IDEAS home Printed from
   My bibliography  Save this paper

Gibrat’s law for cities: uniformly most powerful unbiased test of the Pareto against the lognormal



    (Université de Lyon – Université de Saint-Etienne, EMLYON Business School and ETH Zurich)


    (International Institute of Earthquake Prediction Theory and Mathematical Geophysics Russian Academy of Science)


    (ETH Zurich and Swiss Finance Institute)


We provide definitive results to close the debate between Eeckhout (2004, 2009) and Levy (2009) on the validity of Zipf’s law, which is the special Pareto law with tail exponent 1, to describe the tail of the distribution of U.S. city sizes. Because the origin of the disagreement between Eeckhout and Levy stems from the limited power of their tests, we perform the uniformly most powerful unbiased test for the null hypothesis of the Pareto distribution against the lognormal. The p-value and Hill’s estimator as a function of city size lower threshold confirm indubitably that the size distribution of the 1000 largest cities or so, which includemore than half of the total U.S. population, is Pareto, but we rule out that the tail exponent, estimated to be 1.4 ± 0.1, is equal to 1. For larger ranks, the p-value becomes very small and Hill’s estimator decays systematically with decreasing ranks, qualifying the lognormal distribution as the better model for the set of smaller cities. These two results reconcile the opposite views of Eeckhout (2004) and Levy (2009). We explain how Gibrat’s law of proportional growth underpins both the Pareto and lognormal distributions and stress the key ingredient at the origin of their difference in standard stochastic growth models of cities (Gabaix 1999, Eeckhout 2004).

Suggested Citation

  • Y. Malevergne & V. Pisarenko & D. Sornette, "undated". "Gibrat’s law for cities: uniformly most powerful unbiased test of the Pareto against the lognormal," Swiss Finance Institute Research Paper Series 09-40, Swiss Finance Institute.
  • Handle: RePEc:chf:rpseri:rp0940

    Download full text from publisher

    File URL:
    Download Restriction: no

    File URL:
    Download Restriction: no


    Citations are extracted by the CitEc Project, subscribe to its RSS feed for this item.

    Cited by:

    1. repec:eee:phsmap:v:481:y:2017:i:c:p:265-275 is not listed on IDEAS
    2. Ichiki, Shingo & Nishinari, Katsuhiro, 2015. "Simple stochastic order-book model of swarm behavior in continuous double auction," Physica A: Statistical Mechanics and its Applications, Elsevier, vol. 420(C), pages 304-314.
    3. Bee, Marco & Riccaboni, Massimo & Schiavo, Stefano, 2017. "Where Gibrat meets Zipf: Scale and scope of French firms," Physica A: Statistical Mechanics and its Applications, Elsevier, vol. 481(C), pages 265-275.
    4. Hisano, Ryohei & Mizuno, Takayuki, 2011. "Sales distribution of consumer electronics," Physica A: Statistical Mechanics and its Applications, Elsevier, vol. 390(2), pages 309-318.
    5. Josep Roca & Blanca Arellano, 2011. "DOES THE SIZE MATTER? Zipf's Law for cities Revisited," ERSA conference papers ersa11p374, European Regional Science Association.
    6. Rafael GONZÀLEZ-VAL, 2012. "Zipf’S Law: Main Issues In Empirical Work," Region et Developpement, Region et Developpement, LEAD, Universite du Sud - Toulon Var, vol. 36, pages 147-164.
    7. Shingo Ichiki & Katsuhiro Nishinari, 2014. "Simple Stochastic Order-Book Model of Swarm Behavior in Continuous Double Auction," Papers 1411.2215,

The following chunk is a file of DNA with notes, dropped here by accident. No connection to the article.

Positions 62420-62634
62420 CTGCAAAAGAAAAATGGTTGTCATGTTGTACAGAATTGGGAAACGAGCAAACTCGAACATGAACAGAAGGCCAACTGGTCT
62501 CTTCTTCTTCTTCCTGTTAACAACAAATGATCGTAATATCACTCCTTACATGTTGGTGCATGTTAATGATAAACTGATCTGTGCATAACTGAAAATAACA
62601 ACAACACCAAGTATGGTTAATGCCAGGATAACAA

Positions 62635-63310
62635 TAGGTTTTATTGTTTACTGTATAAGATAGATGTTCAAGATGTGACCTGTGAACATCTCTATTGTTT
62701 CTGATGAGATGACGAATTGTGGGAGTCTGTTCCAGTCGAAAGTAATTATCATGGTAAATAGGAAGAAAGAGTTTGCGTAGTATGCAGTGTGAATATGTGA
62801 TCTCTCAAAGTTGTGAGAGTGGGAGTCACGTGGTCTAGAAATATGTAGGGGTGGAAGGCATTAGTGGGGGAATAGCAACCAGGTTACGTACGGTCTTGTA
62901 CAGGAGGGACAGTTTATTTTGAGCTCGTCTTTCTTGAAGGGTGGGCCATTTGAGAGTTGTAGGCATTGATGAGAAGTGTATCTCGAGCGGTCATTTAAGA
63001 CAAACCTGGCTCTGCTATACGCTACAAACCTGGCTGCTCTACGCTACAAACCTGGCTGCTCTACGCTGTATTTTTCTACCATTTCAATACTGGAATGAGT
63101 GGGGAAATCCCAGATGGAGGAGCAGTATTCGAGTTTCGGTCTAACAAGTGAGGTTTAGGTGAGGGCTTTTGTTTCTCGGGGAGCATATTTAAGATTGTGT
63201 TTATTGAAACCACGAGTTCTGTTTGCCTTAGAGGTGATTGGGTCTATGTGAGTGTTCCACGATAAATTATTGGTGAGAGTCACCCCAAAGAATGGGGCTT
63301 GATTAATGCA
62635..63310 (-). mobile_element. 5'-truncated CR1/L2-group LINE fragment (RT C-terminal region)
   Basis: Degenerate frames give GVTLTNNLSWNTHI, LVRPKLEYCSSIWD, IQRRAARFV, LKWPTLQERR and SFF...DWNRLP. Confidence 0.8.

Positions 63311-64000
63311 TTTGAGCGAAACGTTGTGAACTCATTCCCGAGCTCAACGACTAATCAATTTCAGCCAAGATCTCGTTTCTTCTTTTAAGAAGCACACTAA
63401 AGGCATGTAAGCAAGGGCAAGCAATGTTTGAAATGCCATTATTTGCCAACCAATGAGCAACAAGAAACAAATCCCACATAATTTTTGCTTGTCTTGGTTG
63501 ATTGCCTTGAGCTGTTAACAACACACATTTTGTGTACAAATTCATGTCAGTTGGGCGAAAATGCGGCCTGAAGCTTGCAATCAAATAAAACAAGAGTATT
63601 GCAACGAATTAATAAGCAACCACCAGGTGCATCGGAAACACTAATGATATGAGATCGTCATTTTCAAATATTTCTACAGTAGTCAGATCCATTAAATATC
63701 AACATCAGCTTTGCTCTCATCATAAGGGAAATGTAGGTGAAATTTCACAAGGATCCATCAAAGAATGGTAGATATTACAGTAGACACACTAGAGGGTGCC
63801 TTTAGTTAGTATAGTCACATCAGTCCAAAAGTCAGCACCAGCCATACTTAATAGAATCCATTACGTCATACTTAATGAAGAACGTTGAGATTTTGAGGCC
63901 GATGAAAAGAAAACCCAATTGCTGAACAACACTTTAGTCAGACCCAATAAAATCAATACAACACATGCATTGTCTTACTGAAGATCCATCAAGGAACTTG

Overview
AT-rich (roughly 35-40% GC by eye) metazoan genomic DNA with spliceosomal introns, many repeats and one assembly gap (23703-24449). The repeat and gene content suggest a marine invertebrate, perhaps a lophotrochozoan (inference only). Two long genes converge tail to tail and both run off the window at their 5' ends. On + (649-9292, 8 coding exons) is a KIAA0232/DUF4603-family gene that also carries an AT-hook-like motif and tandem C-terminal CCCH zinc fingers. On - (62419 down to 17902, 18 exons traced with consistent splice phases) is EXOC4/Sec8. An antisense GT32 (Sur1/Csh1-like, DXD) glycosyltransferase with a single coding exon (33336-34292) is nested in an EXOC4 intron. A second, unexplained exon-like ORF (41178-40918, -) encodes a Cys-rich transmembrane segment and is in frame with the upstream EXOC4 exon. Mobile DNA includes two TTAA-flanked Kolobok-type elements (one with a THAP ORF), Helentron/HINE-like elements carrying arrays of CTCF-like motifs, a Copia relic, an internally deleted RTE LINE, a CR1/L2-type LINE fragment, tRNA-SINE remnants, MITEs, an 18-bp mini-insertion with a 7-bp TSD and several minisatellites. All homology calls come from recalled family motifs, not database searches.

8. Massimo, Riccaboni & Jakub, Growiec & Fabio, Pammolli, 2011. "Innovation and Corporate Dynamics: A Theoretical Framework," MPRA Paper 30046, University Library of Munich, Germany.

    More about this item


    City sizes; Gibrat’s law; Zipf’s law.;

    JEL classification:

    • D30 - Microeconomics - - Distribution - - - General
    • D51 - Microeconomics - - General Equilibrium and Disequilibrium - - - Exchange and Production Economies
    • J61 - Labor and Demographic Economics - - Mobility, Unemployment, Vacancies, and Immigrant Workers - - - Geographic Labor Mobility; Immigrant Workers
    • R12 - Urban, Rural, Regional, Real Estate, and Transportation Economics - - General Regional Economics - - - Size and Spatial Distributions of Regional Economic Activity; Interregional Trade (economic geography)


    Access and download statistics


    All material on this site has been provided by the respective publishers and authors. You can help correct errors and omissions. When requesting a correction, please mention this item's handle: RePEc:chf:rpseri:rp0940. See general information about how to correct material in RePEc.

    For technical questions regarding this item, or to correct its authors, title, abstract, bibliographic or download information, contact: (Marilyn Barja). General contact details of provider: .

    If you have authored this item and are not yet registered with RePEc, we encourage you to do it here. This allows to link your profile to this item. It also allows you to accept potential citations to this item that we are uncertain about.

    We have no references for this item. You can help adding them by using this form .

    If you know of missing items citing this one, you can help us creating those links by adding the relevant references in the same way as above, for each refering item. If you are a registered author of this item, you may also want to check the "citations" tab in your RePEc Author Service profile, as there may be some citations waiting for confirmation.

    Please note that corrections may take a couple of weeks to filter through the various RePEc services.

    IDEAS is a RePEc service hosted by the Research Division of the Federal Reserve Bank of St. Louis . RePEc uses bibliographic data supplied by the respective publishers.